In 2006 and 2007 papers presented at the British Contact Lens Association and the Global Ortho Keratology Symposium indicated the possiblility of orthok slowing or stopping myopic progression. This was found to be effective in children in Hong Kong and is the supject of wider study to verify this data.


Mechanism

It is presumed that the lenses used in orthokeratology reshape the cornea by moving the epithelial cells that cover the surface of the cornea. Some studies indicate that the epithelial cells are compressed in some areas as well as relocated. In zootomy, epithelium is a tissue composed of a layer of cells. ...


Indications

In the United Kingdom, the treatment is currently offered for corrections from +3.00 to -6.00D, with possible treatment up to -8.50D. Some patients may not be suitable for treatment. The US FDA approvals are for procedures up to -6.00D. Some patients with higher degrees of myopia are successfully treated by specialty practitioners with "off-label" uses of these same lenses. Off-label use is the practice of prescribing drugs for a purpose outside the scope of the drugs approved label, most often concerning the drugs indication. ...


Types of lenses

Orthokeratology lenses are made by several companies, using one of two FDA approved technologies. All use special gas permeable lenses to reshape the cornea. The lens material is important for maintaining eye-health during the treatment. A soft contact lens A contact lens (also known as contact, for short) is a corrective or cosmetic lens placed on the cornea of the eye atop the iris. ...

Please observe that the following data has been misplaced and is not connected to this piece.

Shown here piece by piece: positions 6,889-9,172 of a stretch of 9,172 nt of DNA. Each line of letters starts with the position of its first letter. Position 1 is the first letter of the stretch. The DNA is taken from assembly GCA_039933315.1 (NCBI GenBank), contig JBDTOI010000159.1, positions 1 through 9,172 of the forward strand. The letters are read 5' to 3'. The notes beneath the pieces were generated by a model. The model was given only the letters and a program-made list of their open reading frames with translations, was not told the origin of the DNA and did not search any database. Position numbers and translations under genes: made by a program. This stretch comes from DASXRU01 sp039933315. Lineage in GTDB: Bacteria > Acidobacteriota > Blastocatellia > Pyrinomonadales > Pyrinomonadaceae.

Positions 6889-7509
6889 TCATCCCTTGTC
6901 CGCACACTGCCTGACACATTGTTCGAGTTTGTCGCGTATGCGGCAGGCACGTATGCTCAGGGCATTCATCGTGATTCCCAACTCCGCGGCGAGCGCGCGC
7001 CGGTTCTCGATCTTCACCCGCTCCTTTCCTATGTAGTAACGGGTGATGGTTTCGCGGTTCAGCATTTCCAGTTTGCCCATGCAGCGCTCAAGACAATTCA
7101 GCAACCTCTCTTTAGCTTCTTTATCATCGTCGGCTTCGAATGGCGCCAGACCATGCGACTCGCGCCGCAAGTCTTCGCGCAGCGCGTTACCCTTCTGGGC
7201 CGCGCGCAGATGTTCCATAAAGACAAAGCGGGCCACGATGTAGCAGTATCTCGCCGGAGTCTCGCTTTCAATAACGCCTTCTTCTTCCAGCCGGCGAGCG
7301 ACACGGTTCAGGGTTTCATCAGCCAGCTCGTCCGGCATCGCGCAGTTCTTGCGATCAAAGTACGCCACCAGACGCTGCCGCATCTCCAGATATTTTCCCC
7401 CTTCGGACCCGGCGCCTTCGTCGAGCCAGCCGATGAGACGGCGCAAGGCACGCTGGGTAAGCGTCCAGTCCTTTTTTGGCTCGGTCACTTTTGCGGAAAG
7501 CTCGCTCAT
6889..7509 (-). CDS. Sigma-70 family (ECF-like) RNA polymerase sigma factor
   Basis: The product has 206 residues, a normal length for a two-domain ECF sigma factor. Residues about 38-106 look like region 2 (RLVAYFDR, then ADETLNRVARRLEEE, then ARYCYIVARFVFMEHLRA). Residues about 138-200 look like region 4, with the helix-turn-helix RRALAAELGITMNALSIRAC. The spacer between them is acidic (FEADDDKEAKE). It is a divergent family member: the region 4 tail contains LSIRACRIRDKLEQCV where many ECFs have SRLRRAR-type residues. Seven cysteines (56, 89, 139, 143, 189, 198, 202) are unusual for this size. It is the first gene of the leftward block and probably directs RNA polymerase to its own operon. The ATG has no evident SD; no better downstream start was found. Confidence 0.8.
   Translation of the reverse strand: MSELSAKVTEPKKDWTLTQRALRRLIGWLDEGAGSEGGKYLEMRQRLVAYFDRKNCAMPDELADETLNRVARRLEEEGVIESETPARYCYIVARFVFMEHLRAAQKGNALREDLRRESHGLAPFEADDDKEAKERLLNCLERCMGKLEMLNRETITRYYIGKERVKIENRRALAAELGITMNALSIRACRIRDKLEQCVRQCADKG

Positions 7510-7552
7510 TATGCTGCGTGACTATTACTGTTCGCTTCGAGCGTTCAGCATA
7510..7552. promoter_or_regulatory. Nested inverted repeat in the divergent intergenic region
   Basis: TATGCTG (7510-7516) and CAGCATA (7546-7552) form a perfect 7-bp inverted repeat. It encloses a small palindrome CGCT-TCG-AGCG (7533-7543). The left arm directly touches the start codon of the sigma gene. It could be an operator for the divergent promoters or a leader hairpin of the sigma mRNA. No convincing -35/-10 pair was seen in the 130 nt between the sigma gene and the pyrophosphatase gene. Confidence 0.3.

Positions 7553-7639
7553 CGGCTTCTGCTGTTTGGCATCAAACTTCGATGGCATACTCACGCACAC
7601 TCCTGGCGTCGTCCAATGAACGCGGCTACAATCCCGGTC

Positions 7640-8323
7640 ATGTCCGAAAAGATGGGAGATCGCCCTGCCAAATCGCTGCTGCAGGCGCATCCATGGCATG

Paragon Vision Sciences manufactures a lens trademarked the CRT (Corneal Refractive Therapy) and marketed as "Accelerated Orthokeratology" (AOK). Bausch & Lomb's "Vision Shaping Treatment" offers the choice of four approved designs that may only be fit by certified practitioners. The four designs in the VST portfolio include (alphabetically) Paragon Vision Sciences Paragon Vision Sciences manufactures Paragon CRT lenses. ...

  • "BE Retainer" backed by BE Enterprises Inc
  • "Contex OK-E System" backed by Contex Inc.
  • "DreamLens" backed by Dreimlens Inc
  • "Emerald" backed by Euclid Systems Corp
  • "Fargo" backed by C&E GP Specialists.

Only a few other brands of ortho-k lenses have been approved by the FDA for overnight wear. Currently no other studies are underway for any other lens designs.


Cautions

Orthokeratology has occasionally had severe side-effects, even blinding complications [1][2]. These often occur due to the patient's failure to follow appropriate hygiene, and the use of tap water to rinse or store [Eye Contact Lens. 2005 Sep;31(5):201-8]. Complications may also be due to relative corneal hypoxia (lack of oxygen) with prolonged or overnight contact lens wear in lenses made from the wrong material [Ophthalmology. 2001 Aug;108(8):1389-99]. The use of high or hyper oxygen permeable materials significantly reduces hypoxia, and are usually the materials used in Orthokeratology.


References

  1. ^ http://www.medicalnewstoday.com/medicalnews.php?newsid=6245
  2. ^ http://www.hc-sc.gc.ca/dhp-mps/medeff/bulletin/carn-bcei_v16n2_e.html#4

  Results from FactBites:
 
Orthokeratology - Wikipedia, the free encyclopedia (742 words)
Orthokeratology (Ortho-K) is the use of rigid gas-permeable contact lenses, normally worn only at night, to improve vision through the reshaping of the cornea.
It is presumed that the lenses used in orthokeratology reshape the cornea by moving the epithelial cells that cover the surface of the cornea.
Orthokeratology lenses are made by several companies, using one of two FDA approved technologies.
Eyesight Associates - Medical Info (1046 words)
Orthokeratology may be able to provide you with vision that is independent of glasses or contact lenses until you are old enough to undergo refractive surgery.
Orthokeratology lenses are worn during sleep and removed in the morning.
The orthokeratology lenses flatten the central 6 to 7 millimeters of the cornea.
  More results at FactBites »